If the Utility Bill is in your landlord’s name then your best option is to ask your landlord to fill the ARMS Form F, which you can download from here, in order to change the utilities to your name, and then proceed with the above.

If you and your landlord agree not to change the account to your name then fill out the Form H as if the bill was on your name, have your landlord sign it and provide a copy of their ID card, and take it to ARMS. If your landlord refuses to sign it, then take the form to ARMS together with your rental contract.

Regardless of whether the bill is in your name or on your landlord’s, if you’re a EU citizen then you should ALSO fill the Form H1, which you can download from here, and claim a refund on the excessive fees that you’ve already paid. You should also do this if ARMS refuses your Form F (which, according to some, is still happening), as the Form H1 clearly states that “EU citizens may exceptionally apply for redress in cases where no prior application was made, provided that they submit appropriate evidence of their primary residence in Malta at the address which is linked to the account, at the time in question.” Again, you need to couple the form with your rental contract.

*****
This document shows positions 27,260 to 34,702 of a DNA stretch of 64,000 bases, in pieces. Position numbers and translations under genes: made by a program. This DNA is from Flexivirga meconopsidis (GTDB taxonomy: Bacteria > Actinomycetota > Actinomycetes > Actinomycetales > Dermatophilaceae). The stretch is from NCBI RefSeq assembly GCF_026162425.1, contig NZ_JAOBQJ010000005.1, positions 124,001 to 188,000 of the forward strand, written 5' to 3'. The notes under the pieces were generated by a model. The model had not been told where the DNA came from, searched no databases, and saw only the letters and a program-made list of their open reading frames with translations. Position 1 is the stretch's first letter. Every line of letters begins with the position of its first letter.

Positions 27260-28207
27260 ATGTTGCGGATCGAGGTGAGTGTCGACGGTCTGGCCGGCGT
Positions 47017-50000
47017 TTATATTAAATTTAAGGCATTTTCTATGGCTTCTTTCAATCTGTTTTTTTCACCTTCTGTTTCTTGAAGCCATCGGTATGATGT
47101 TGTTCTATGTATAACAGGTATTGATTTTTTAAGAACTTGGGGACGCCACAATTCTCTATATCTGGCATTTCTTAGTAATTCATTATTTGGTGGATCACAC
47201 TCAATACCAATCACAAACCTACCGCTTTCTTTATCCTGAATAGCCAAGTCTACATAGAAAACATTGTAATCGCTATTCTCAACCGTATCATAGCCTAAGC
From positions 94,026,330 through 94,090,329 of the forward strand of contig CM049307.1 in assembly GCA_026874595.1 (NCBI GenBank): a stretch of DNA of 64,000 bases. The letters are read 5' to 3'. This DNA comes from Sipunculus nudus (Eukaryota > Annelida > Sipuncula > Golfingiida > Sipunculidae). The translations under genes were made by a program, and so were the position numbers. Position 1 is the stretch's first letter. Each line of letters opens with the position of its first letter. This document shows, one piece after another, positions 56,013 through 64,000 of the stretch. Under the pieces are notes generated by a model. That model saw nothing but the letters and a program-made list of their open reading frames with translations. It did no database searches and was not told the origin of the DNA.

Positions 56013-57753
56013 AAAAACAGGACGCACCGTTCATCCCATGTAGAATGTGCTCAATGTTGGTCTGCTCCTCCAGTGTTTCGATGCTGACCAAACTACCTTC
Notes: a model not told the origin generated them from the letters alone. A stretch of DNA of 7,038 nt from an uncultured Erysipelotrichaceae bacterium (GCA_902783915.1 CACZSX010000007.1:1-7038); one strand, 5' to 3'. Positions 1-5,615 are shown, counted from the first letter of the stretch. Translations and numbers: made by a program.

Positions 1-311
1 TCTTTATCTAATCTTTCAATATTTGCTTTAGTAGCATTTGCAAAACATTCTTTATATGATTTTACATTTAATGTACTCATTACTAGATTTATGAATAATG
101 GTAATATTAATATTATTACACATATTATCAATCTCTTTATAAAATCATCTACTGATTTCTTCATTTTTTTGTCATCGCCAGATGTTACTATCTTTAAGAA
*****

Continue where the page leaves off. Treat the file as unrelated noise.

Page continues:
And hopefully, this should be it!

How to Check Which Tariff You’re On?

But how do you even know whether you’re overpaying or not?

It’s actually quite simple.


Just look at your utility bill, and pay attention to where it says “No of residents” and “Consumer Scheme”. If the number of residents is wrong, or Consumer Scheme says something other than “Residential”, then it means you’re overpaying – simple as that.


Bottom Line

There’s much more to all of this than you saw in this article – such as the whole scheme being likely against the EU regulations, a group of foreigners having taken ARMS to court in a class action lawsuit 6 years ago, and much more. Whilst it’s all incredibly interesting, I decided to keep the article as simple as straightforward as possible, so I apologise in advance for leaving out some details that could be of interest.

It’s extremely pitiful, though, that something like this is still happening, and in such capacity, but I’m hopeful that with enough information being spread around, the situation can change for the better.

The best thing you can do to do your bit, apart from making sure that you’re on the correct tariff yourself, is spread the word and make sure that as many people who are overpaying will stop doing it, as this is the ONLY way things will change once and for all.

What’s YOUR experience with electricity and water tariffs in Malta? Are you paying the Residential rate or are you overpaying?